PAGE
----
WITH the coronation of King Charles III this week, I thought it was a good opportunity to look back at the same occasion in Andover for his great-grandfather King George V.

The event in London took place at Westminster Abbey on Thursday 22 June 1911 and this had been declared a public holiday throughout the country.

With today’s instant news coverage, it is easy to forget that at this period there was no means of listening to any commentary on what was happening; the Andover Advertiser, like any other local journal, was published weekly, and as this was a Friday, the news of Thursday’s coronation day was hurriedly written up in order to appear in the following day’s edition.

It must have been a marathon effort by reporters, copy editors, typesetters and printers at the offices of 10 High Street to get the paper out on time and delivered to all the usual outlets.

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Of course, in those days, everything was done in the same building but they must have been working all night.

Local celebrations were organised by the various coronation committees many weeks in advance and a huge panoply of events was planned, a programme quite independent from the actual events in London.

This photograph by F Pearse shows how the shops in the upper High Street decorated their premises with enthusiasm.

Did the council buy all this celebratory ephemera from one particular source and then distribute it to the shops or was it left to individuals to procure it themselves?

There was the curiously-named Decorations and Bonfire Committee that may have had the supply of bunting as one of their remits. Some decorations could have been retrieved from high street attics – left-overs from two jubilees, one royal wedding and another coronation, all within the last 25 years, and celebrated in similar fashion.

Streamers and bunting of red, white and blue were strung across the street, as was a banner reading ‘BELOVED’, while each shopkeeper created a patriotic display, designed to impress.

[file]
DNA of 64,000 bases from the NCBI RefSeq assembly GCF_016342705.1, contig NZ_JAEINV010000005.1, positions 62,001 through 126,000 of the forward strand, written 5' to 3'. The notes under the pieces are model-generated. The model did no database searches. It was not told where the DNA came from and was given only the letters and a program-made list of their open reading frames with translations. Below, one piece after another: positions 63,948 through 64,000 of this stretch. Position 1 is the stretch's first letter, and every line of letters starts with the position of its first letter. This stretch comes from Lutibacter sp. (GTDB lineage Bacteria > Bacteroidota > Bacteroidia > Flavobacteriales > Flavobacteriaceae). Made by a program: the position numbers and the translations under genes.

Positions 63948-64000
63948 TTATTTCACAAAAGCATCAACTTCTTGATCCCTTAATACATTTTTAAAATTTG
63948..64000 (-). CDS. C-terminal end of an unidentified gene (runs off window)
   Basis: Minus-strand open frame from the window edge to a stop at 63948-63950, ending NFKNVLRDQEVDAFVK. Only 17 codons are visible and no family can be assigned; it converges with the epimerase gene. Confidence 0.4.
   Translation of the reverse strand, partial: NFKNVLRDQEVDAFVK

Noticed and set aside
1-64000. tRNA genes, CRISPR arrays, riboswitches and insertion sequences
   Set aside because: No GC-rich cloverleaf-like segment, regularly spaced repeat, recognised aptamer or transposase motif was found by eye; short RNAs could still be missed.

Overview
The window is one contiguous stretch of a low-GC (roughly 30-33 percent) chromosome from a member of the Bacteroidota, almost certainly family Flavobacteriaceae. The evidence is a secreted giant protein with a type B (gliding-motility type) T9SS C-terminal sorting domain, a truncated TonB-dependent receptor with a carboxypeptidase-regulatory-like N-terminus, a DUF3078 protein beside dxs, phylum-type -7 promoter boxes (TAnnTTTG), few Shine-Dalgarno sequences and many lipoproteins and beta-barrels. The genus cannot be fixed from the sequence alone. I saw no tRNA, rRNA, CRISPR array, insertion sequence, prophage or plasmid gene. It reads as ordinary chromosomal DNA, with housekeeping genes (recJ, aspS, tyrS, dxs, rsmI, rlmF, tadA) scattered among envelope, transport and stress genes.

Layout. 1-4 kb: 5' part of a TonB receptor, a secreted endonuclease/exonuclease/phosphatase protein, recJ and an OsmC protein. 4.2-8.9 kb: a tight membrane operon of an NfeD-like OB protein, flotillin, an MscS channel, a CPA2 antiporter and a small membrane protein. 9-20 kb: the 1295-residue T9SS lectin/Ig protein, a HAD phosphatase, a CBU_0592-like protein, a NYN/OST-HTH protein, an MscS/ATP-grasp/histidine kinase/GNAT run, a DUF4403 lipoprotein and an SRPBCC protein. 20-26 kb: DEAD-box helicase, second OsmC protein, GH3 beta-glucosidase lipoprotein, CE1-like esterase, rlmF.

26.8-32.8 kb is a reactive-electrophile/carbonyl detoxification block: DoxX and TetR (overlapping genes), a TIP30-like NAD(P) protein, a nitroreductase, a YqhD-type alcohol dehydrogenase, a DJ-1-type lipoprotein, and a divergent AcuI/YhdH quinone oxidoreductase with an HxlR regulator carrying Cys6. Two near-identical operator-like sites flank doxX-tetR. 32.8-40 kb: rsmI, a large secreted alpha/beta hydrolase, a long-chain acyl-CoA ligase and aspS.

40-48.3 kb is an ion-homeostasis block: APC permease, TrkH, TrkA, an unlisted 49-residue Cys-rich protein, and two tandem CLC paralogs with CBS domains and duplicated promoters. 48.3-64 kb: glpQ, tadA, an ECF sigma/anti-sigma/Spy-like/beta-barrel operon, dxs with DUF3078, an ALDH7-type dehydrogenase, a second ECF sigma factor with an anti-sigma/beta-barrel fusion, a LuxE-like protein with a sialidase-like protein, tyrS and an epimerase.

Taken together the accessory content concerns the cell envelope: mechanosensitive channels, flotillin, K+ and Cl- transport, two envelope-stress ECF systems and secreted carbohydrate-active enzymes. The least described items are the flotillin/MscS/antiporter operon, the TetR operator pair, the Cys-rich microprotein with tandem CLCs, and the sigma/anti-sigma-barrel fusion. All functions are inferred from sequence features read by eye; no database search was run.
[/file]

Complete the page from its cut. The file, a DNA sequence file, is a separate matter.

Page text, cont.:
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On the left can be seen Carter’s the jewellers, where on the wall above the shop can be seen the sign for the National Telegraph Company’s public call office – maybe from here, a 1911 newshound could conceivably have called up London for news of the day.

On the right are the shops of Rogers the ironmonger, Fey, the clothier, Fletcher the butcher, Rolls the fruiterer and Bromwich the jeweller, before reaching No 68 (the number painted high up on the building) which was Handley the chemist.

Even in that short stretch of the street, the family-run shops of 1911 supplied a vast range of goods to cater for local demand.

The day of the coronation began in Andover with the news that the huge bonfire intended to be lit as a beacon in common with 20 others around the district had been set alight the night before.

Several days had been spent in preparing the bonfire on land behind the Ladies walk, built with a greenwood base, on top of which were loaded a variety of flammable materials in such an order to provide a quick light and a clean fire.

From midnight, the premature blaze was seen by passengers on the train coming into Andover from London and it lit up the night sky for all those living in Winchester Road, South Street and Bridge Street.

The perpetrators were never discovered and by 4 am, all that remained was a pile of ash. Undaunted, various people rallied round (perhaps including members of the Bonfire and Decorations Committee) to build it again.

Although it was not so carefully constructed as the earlier one, another impressive stack rose from the ashes of the old, in readiness for the scheduled 10 pm lighting on coronation night.

On the day itself, it poured with rain during the grand procession through Bridge Street and High Street but the crowds still turned out to watch as the procession organiser, Frank Beale, rode a white horse amid a line of long-prepared floats, tableaux and carriages. Sadly, the mayor’s young daughter, Eileen Reeks, who was riding in an open sedan chair, caught a cold as a result of the soaking and died soon afterwards.

The day and the following weekend progressed in the accustomed manner – a public tea, a formal dinner in the Guildhall for the great and good of the town, church services, and sports and entertainments in the Walled Meadow. Some families may still have their 1911 coronation mugs which were presented to children between the ages of five and 15.

A picture of the king and queen on the front is accompanied on the reverse by the Andover crest of a lion under an oak tree.